Prothena cuts jobs, focuses on Roche and Celgene collaborations

By Flora Southey

- Last updated on GMT

(Image: Getty/BrianAJackson)
(Image: Getty/BrianAJackson)
Prothena Corporation has announced plans to restructure its neuroscience pipeline and lay off 57% of its workers.

The pipeline reshuffle will see Prothena discontinue its investigational antibody NEOD001 programme, which is under development for the treatment of amyloid light-chain (AL) amyloidosis.

The Ireland-headquartered biotech is also reducing headcount by 57%, bringing employee numbers down to approximately 63.

“As a result of the discontinuation of the NEOD001 development program, Prothena has implemented a reorganization designed to concentrate resources around its neuroscience research, discovery and early development expertise to advance its broad discovery and clinical-stage pipeline and will reduce its workforce by approximately 57 percent,” ​the firm said in a statement​.

Spokesperson Ellen Rose told us staff cuts will be seen across Prothena’s network, rather than in one specific location.

Approximately $80m-$85m (€69m-€73m) of operating expenses associated with NEOD001 will contribute to a predicted net loss of $170m-$185m for 2018, according to the company.

The reorganisation will also contribute to the estimated net loss, “including research, development, manufacturing and pre-commercial expenses, severance costs and contract termination fees related to manufacturing obligations and approximately $8m of non-cash share-based compensation expense,” ​according to the company.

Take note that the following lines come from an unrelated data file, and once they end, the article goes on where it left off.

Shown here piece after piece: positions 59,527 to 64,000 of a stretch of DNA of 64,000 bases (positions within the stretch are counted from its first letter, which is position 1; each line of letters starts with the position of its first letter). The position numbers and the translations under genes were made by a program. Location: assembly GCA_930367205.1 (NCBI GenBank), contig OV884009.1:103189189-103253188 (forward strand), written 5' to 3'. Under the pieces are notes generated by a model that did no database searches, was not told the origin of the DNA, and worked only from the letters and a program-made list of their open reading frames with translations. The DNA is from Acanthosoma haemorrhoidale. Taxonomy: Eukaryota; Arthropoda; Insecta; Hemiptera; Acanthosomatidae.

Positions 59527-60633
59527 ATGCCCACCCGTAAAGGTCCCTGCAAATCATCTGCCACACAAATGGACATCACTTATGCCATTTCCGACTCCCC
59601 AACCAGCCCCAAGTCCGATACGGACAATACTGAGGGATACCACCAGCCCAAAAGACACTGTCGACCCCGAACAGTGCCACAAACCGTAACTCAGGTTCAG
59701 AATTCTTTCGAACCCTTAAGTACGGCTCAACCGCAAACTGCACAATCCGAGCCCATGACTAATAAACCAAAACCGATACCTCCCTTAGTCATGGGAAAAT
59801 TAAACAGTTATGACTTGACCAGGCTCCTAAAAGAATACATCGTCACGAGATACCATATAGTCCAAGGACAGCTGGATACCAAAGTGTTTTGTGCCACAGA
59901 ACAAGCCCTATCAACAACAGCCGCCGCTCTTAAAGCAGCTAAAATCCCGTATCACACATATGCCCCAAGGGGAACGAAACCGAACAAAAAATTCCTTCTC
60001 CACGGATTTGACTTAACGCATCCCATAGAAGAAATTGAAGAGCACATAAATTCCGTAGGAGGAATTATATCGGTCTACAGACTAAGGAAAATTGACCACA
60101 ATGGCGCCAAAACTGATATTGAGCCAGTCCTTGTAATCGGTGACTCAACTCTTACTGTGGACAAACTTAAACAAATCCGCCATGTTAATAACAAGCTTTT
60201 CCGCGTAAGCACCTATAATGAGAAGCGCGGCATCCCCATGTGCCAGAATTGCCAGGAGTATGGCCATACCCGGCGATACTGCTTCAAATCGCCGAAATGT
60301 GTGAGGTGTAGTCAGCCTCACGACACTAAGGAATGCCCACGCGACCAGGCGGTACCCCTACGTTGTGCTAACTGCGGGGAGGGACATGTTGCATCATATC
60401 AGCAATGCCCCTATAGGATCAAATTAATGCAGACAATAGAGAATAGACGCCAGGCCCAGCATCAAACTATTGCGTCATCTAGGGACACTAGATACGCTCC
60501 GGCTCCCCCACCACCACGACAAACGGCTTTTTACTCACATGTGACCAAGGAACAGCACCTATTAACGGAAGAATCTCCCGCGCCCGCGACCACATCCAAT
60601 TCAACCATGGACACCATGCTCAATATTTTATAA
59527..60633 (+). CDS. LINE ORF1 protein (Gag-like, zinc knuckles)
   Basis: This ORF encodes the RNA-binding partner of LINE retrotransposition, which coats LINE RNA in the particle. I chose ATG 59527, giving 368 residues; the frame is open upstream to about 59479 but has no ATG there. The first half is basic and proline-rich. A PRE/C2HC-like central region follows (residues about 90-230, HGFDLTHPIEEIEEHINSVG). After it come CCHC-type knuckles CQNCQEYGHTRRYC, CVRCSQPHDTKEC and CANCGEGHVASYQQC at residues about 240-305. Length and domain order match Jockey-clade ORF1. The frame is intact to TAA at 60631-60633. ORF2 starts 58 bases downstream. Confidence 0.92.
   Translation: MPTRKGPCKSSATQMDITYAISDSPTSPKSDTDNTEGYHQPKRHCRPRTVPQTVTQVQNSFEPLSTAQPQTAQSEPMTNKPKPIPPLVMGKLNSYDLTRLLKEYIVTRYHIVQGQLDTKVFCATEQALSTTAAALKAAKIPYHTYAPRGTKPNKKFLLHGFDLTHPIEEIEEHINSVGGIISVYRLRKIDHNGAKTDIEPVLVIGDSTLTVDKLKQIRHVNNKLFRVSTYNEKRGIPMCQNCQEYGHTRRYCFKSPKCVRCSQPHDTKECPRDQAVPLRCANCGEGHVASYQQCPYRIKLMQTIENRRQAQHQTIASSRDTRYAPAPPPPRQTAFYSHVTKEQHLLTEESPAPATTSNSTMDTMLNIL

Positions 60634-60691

Pipeline focus

Prothena said the pipeline reshuffle will free-up resources for neuroscience development programmes, including those conducted in collaboration with major pharmaceutical companies Roche​ and Celgene​.

The biotech said it is committed to investigational antibody programmes PRX002/RG7935 – currently in development with Roche – for the treatment of early Parkinson’s disease, as well as its proprietary programme PRX004, designed to treat patients with ATTR amyloidosis.  

The firm also is advancing three programmes as part of a neuroscience R&D collaboration with Celgene, including tau, TDP-43, and an undisclosed target.

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